Rapper sends new message to Atlanta youth about gun violence

On Thursday the community banded together to find a solution to the ongoing youth violence plaguing metro Atlanta.
Published: Jan. 26, 2023 at 11:30 PM EST
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ATLANTA, Ga. (Atlanta News First) - On Thursday the community banded together to find a solution to the ongoing youth violence plaguing metro Atlanta.

A town hall was held by the mayor of South Fulton and Rapper Young Dro at the South Fulton Arts Center and it drew hundreds of teens and parents to the auditorium.

Whether it was a parent who lost a child or someone who was 18 years old, everyone walked away with at least one message of hope and an opportunity.

RELATED: Mayor khalid, Atlanta rapper Young Dro to host Town Hall about gun violence

Rapper Young Dro opened the town hall with a new beat he wrote for the City of Atlanta to move to in hopes the music our youth is creating and listening to is no longer the seed of the violence we’re seeing.

“We gotta put these guns down, please it’s unbearable,” Young Dro continued to sing, “I’m reaching out to my young guys, I’m tired of hearing your mama cry, tired of seeing this bloodshed, tired of hearing this gunfight.”

South Fulton Mayor khalid kamau said Young Dro is, “Changing the music that he makes and I think it is opening up the door for other artists.”

During the town Hall Young Dro said hip hop is not the sole blame for the violence we are seeing in Atlanta but he did want members of the youth to understand how to interpret some of the music they are listening to, “A lot of the lyrics are fictional,” Young Dro continued, “Just because I went through something, I’m not actually telling you that this is something I want you to do.”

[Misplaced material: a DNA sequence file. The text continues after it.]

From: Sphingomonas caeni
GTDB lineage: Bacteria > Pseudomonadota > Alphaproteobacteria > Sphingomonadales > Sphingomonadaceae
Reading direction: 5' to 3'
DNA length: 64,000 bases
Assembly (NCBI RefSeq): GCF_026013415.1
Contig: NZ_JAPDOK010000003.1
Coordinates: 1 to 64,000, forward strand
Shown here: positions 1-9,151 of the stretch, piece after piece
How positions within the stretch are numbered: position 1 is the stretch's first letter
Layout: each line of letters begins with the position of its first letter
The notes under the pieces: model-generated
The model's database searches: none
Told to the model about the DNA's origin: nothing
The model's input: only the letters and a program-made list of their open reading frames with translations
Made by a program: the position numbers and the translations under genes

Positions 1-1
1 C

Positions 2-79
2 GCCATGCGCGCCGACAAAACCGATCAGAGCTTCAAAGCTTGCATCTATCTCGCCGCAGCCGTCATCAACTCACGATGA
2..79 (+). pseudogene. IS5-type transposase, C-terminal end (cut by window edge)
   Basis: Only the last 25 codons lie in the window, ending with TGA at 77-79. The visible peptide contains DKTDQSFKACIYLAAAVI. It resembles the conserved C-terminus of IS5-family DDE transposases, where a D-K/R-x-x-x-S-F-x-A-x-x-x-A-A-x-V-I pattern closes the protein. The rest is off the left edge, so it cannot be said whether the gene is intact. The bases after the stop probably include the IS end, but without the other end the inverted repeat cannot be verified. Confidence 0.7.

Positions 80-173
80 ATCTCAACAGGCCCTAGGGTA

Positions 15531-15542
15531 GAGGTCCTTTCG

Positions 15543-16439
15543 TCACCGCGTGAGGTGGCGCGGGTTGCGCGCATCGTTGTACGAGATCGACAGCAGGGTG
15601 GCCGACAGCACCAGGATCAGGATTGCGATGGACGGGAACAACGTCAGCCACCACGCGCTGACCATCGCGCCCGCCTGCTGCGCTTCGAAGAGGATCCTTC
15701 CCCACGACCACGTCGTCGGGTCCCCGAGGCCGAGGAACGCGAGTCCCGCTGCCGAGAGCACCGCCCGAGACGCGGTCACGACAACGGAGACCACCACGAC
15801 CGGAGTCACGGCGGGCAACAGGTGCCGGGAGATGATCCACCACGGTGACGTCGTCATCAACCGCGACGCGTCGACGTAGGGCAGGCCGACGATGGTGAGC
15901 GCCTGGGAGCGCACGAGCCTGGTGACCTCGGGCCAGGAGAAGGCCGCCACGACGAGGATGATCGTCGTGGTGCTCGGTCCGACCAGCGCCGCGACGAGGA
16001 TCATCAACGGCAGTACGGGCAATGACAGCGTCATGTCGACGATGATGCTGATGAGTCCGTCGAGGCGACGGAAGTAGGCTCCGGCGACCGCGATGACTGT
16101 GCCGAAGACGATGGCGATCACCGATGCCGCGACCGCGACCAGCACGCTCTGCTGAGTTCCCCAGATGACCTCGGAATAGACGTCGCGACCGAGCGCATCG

Young Dro and Mayor khalid set up the stage alongside a panel of therapists, counselors, entrepreneurs, and other leaders who posed thought-provoking questions to youth members of the audience such as, “what is the infatuation over guns?” and, “why do you feel like you have to carry one all the time.”

One teen who didn’t share his name said, “The only thing some people know is, I have to defend myself, I’m going to go get a gun.”

After hearing from members of the youth who showed up, the panel of experts, professionals, and mentors provided some guidance.

“If you’re hanging out with guys that have guns, literally you’re going to need one because you don’t know what this dude has just done,” Young Dro continued, “Their drama bleeds on to you.”

Another mentor said, “If you get caught with it your life is over with.”

The panel tried to encourage our youth to use their voices instead of weapons.

“Don’t be afraid to speak to your parents,” one panelist said.

Young Dro and the panel are now hoping that members of our youth choose to start singing a different beat and one that doesn’t cost them their life.

“So many brothers need guidance, we gotta give it, we gotta put these guns down, and stop killing,” Young Dro sang.

Mentors and an opportunity fair were all available before and after the town hall and leaders said this is just the first community conversation of many to come about youth gun violence in Atlanta.